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Why I’m a different parent to my second child than my first

November 13, 2013

My son was born three months ago, and already I’m amazed how different the experience has been with my second child than it was with my first. The first time around, I don’t think I could reliably recite my own name and address for the first few months. Much of that first year my brain felt like a mess of scrambled eggs- like someone had shaken up my whole life until I no longer could tell which way was up. I went to work, I took care of my family and life went on, but I lived in a fog of emotions and exhaustion.

The thing is, though, I never realized it until my second child was born and the experience felt completely different. It took me perhaps a full two years after the birth of my daughter to really feel like myself again- mentally, emotionally and physically. But, when my son was born three and a half years after my daughter, I just felt like me.

I’ve spent a lot of time wondering, what has made the second time so different?

Many people will say it’s the kids: some babies are easy and some are more difficult. Some babies sleep well, and some don’t. Some are fussy and some are just more content. I do believe that babies have innate differences, and I’m sure as time goes on I’ll see a more pronounced distinction in personality between my boy and my girl.

But I’ve come to another conclusion: it’s me. I’m different the second time around.

My two children were born to the same parents, have lived in the same home and been surrounded by the same amount of love and affection. However, even though I still look the same, talk the same and to the outside observer appear to be the same person I was, I’m not. Motherhood has changed me so profoundly that, for better or worse, I’m not the same parent to my second as I was to my first.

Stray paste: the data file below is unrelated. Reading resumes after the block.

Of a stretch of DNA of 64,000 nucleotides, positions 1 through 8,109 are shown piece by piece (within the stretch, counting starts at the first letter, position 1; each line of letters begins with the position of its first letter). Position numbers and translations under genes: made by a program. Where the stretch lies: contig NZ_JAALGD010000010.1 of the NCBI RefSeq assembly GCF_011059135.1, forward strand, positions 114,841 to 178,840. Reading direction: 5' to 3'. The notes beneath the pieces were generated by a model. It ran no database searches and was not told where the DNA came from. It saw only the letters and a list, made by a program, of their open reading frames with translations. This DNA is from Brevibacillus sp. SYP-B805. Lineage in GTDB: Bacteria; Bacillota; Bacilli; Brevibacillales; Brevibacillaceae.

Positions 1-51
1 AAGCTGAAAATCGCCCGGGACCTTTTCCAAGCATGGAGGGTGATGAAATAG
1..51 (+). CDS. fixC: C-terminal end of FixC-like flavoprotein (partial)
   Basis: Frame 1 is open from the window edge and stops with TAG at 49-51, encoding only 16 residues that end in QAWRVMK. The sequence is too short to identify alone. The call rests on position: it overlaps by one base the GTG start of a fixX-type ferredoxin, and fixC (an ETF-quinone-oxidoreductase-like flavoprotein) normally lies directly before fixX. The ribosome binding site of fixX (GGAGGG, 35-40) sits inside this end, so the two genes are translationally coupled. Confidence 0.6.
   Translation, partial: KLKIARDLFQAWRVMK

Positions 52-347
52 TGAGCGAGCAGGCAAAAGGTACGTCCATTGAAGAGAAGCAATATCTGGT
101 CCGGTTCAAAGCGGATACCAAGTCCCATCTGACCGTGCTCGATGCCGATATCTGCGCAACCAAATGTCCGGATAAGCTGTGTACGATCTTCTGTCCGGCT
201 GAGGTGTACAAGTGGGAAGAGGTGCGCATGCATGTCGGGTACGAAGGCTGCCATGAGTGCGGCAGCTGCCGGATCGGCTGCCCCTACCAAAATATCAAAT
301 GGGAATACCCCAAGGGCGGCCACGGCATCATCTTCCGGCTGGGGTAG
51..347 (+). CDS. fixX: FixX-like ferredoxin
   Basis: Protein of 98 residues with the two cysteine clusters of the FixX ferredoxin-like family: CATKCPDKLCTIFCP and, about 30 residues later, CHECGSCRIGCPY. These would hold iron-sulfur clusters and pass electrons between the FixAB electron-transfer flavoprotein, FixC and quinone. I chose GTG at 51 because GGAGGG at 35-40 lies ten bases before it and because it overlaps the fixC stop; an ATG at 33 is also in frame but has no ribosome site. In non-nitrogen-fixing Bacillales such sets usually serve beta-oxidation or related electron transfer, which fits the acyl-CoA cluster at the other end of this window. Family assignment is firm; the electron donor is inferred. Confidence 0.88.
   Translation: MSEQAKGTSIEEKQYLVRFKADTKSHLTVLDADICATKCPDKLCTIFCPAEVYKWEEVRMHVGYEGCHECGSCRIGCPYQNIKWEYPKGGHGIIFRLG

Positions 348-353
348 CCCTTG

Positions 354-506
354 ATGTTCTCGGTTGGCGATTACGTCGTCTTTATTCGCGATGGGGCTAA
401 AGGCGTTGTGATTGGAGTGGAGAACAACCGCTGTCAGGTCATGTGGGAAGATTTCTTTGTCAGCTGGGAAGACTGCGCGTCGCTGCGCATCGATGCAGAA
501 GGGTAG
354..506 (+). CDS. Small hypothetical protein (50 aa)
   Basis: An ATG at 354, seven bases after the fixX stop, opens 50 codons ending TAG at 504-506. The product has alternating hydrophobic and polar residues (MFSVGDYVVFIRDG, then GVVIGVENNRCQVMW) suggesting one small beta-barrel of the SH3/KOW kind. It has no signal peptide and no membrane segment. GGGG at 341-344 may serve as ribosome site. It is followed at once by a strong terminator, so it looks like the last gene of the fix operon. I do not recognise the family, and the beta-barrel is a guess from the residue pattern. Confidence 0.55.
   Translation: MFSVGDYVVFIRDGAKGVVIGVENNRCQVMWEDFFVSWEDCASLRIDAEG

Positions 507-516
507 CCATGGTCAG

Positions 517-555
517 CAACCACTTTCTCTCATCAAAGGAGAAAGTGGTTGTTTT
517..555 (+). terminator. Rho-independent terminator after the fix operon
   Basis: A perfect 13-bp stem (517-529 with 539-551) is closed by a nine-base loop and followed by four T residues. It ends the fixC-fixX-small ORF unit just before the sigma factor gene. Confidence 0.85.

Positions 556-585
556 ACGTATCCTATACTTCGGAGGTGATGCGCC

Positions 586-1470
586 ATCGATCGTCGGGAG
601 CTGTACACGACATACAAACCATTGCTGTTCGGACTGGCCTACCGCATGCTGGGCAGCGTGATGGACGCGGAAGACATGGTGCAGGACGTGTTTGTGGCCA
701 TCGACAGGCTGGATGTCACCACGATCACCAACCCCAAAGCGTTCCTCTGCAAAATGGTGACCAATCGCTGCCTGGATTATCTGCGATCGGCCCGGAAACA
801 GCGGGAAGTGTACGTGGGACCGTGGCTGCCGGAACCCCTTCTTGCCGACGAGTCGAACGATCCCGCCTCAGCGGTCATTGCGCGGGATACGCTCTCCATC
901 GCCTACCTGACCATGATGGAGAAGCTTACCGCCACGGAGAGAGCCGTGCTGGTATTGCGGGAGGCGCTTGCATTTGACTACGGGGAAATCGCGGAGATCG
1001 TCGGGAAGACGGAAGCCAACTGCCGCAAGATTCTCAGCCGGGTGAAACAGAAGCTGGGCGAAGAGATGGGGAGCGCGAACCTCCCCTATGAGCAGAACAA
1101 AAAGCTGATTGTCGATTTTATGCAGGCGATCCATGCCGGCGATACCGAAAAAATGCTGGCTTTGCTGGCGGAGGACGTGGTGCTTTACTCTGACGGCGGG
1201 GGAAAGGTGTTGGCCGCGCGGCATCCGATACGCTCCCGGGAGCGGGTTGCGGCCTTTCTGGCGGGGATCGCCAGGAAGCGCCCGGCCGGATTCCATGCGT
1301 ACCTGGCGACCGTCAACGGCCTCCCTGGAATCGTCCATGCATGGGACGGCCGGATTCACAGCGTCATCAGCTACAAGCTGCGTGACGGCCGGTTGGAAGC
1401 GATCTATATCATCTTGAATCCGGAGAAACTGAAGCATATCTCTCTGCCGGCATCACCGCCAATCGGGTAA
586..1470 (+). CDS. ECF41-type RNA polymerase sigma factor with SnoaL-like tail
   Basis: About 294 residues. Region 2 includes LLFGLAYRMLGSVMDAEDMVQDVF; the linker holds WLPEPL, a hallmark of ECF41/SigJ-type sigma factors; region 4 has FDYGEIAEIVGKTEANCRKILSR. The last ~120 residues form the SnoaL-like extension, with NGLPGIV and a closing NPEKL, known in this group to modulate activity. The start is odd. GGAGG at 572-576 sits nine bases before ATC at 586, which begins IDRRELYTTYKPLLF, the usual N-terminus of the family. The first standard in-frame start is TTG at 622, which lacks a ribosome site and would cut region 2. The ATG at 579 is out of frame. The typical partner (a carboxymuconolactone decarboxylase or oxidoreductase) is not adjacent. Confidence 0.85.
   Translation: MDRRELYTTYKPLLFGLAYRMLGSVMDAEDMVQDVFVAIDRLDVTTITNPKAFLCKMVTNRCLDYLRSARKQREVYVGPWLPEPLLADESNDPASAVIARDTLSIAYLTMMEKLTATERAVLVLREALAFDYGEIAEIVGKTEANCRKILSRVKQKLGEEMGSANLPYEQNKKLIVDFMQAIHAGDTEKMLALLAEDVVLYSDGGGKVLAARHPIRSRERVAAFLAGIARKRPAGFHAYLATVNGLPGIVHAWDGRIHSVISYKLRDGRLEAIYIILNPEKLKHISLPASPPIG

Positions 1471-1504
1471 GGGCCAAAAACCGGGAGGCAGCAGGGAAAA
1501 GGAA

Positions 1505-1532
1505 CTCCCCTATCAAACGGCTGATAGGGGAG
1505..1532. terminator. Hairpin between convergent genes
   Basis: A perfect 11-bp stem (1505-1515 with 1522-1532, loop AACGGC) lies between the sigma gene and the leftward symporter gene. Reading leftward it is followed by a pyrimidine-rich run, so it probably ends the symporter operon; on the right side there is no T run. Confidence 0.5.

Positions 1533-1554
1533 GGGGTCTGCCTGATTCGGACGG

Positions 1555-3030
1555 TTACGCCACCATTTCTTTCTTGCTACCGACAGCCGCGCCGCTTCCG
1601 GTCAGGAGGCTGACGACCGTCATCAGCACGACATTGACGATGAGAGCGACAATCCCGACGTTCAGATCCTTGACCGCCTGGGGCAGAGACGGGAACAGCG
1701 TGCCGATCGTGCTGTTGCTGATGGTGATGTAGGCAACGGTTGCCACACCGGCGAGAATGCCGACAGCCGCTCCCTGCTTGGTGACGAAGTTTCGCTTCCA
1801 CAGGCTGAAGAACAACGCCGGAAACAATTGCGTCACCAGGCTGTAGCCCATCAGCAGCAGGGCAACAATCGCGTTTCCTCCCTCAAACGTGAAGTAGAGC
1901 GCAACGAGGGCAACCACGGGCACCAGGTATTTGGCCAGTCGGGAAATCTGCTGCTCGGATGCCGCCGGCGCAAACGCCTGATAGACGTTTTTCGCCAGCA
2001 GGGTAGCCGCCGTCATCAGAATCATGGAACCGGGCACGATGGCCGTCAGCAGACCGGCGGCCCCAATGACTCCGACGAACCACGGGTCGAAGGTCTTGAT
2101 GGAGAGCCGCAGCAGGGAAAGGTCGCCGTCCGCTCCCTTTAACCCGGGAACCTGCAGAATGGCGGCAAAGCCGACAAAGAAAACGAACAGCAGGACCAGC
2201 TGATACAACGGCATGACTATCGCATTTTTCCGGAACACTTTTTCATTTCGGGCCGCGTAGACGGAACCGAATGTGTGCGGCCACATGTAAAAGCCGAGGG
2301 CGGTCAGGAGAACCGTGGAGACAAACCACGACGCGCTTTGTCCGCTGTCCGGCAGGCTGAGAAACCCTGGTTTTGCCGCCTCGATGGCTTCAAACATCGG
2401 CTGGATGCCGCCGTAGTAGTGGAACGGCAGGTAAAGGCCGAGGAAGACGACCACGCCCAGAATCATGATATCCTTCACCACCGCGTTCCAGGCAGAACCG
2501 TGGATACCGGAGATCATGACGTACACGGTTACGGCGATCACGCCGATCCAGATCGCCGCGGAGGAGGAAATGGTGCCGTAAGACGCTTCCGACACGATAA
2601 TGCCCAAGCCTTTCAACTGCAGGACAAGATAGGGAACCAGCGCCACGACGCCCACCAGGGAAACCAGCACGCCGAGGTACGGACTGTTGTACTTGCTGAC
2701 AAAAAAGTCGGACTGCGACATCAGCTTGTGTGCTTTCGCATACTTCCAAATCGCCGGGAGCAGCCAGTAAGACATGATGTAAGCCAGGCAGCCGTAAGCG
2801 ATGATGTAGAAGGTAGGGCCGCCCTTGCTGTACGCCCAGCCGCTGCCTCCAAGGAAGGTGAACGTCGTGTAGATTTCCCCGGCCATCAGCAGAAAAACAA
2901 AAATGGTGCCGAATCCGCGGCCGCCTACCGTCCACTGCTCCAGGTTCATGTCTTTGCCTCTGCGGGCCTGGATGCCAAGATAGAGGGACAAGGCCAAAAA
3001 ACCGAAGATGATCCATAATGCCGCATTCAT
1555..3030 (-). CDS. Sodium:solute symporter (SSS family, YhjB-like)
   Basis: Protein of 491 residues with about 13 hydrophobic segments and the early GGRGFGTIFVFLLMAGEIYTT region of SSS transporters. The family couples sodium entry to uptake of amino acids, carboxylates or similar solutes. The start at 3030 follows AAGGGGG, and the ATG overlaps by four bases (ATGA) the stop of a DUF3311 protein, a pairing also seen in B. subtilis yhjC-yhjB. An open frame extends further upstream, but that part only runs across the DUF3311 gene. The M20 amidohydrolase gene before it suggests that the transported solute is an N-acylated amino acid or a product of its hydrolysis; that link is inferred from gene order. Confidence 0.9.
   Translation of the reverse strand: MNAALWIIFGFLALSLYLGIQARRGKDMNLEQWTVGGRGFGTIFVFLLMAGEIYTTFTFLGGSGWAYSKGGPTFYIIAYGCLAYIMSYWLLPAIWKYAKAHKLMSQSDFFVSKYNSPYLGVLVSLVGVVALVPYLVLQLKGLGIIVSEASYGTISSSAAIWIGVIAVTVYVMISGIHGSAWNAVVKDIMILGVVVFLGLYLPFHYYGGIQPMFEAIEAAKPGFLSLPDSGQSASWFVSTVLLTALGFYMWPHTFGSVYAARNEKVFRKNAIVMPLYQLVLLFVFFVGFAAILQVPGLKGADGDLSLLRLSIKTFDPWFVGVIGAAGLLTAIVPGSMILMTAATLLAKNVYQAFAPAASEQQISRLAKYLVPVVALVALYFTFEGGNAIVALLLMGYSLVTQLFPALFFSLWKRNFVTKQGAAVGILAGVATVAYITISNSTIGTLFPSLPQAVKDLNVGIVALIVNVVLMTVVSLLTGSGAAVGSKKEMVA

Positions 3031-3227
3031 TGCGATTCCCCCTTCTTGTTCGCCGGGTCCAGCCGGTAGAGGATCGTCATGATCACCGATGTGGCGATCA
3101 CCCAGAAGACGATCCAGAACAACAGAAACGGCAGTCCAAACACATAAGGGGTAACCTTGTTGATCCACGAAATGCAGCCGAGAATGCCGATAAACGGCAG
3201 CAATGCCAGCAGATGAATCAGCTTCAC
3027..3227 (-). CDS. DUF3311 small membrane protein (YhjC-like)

Many parents will balk at that admission and swear that they have parented their children exactly the same way, but it’s not possible. Although we love each of our children with the same fervor, children change us and we can’t help but be affected.

Much of the frustration I experienced in my first year of parenting came from my own understanding of what belonged to me and what didn’t. I used to feel like it was my inalienable right to sleep an entire night uninterrupted. When a baby came along, that little person stole away my right to peaceful sleep, and it was a tough adjustment. The second child, though, can’t take away something that isn’t yours, and I had long since relinquished my “right” to uninterrupted sleep (and time alone in the bathroom, adult TV shows and the list goes on) by the time my second came along.

I’ve also come to understand that some of what I thought was love for my oldest was, in fact, my own emotional neediness. The guilt I felt at going back to work, my reluctance to admit that I was exhausted and needed a break, my need for reassurance that I was a good mother: all of these things were affecting the decisions I made as a parent. My oldest carried that burden, but my second doesn’t have to.

My son is a better sleeper than my daughter because I learned better ways to teach him to sleep. I’m not overcome with paralyzing guilt when he cries because, now I know that he won’t be permanently scarred if I can’t fulfill all of his needs immediately. I am not wracked with guilt every time I leave for work because I know that my time spent away from my children makes me a better mother when I’m with them. I don’t have to question myself because I’ve lived this once before, and that provides immense comfort for each of those fears and insecurities.

While my second child may not be the beneficiary of my undivided attention all of the time like my first, I am comfortable with the fact that I’ve learned a lot from my experience.

I’m a better parent now than I was four years ago, and that’s good for both of my kids.

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